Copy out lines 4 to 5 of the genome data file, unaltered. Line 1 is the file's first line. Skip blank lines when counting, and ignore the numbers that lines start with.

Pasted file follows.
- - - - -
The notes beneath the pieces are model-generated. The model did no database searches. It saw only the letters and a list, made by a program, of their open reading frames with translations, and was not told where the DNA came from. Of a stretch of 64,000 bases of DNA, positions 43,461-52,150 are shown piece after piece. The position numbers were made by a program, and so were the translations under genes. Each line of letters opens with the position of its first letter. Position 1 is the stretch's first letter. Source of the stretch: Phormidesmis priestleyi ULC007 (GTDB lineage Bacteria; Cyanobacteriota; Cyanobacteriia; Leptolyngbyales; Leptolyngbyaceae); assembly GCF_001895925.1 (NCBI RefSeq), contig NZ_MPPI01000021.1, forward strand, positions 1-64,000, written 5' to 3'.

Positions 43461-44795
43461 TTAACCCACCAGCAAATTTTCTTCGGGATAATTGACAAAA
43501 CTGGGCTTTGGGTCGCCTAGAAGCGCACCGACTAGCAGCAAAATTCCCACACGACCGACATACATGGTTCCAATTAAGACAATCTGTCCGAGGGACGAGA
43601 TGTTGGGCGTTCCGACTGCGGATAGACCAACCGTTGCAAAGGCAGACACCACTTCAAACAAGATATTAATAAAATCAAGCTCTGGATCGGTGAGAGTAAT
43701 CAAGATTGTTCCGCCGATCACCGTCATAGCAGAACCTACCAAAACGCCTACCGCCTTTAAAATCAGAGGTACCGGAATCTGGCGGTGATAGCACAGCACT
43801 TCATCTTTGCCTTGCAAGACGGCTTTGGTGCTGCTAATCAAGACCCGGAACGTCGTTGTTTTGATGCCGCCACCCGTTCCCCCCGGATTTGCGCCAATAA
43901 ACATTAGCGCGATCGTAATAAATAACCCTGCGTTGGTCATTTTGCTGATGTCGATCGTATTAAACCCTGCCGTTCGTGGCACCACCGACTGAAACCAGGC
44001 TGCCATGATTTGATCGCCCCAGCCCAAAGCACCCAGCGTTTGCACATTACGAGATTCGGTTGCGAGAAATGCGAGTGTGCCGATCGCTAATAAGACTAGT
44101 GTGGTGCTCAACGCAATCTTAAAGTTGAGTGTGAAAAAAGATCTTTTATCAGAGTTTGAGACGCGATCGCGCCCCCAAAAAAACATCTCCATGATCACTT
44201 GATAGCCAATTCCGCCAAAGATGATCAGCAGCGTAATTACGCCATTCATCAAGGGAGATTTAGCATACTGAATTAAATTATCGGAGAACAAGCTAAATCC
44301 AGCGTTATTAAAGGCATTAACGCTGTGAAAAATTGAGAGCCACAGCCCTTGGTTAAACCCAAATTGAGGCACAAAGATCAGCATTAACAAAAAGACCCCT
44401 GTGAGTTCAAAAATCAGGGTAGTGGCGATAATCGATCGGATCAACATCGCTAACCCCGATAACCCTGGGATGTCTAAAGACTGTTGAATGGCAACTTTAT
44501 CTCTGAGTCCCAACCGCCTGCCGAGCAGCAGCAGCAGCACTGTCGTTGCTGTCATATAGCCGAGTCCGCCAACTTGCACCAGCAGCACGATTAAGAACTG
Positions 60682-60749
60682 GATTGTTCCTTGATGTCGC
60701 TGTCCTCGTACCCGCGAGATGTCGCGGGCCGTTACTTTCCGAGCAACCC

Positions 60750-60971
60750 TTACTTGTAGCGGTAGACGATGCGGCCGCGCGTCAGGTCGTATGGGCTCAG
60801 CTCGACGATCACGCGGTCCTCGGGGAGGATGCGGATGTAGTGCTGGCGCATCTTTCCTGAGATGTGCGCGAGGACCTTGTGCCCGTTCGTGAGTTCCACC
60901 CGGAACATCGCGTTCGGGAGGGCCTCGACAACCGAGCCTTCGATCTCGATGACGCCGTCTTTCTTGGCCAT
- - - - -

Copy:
43501 CTGGGCTTTGGGTCGCCTAGAAGCGCACCGACTAGCAGCAAAATTCCCACACGACCGACATACATGGTTCCAATTAAGACAATCTGTCCGAGGGACGAGA
43601 TGTTGGGCGTTCCGACTGCGGATAGACCAACCGTTGCAAAGGCAGACACCACTTCAAACAAGATATTAATAAAATCAAGCTCTGGATCGGTGAGAGTAAT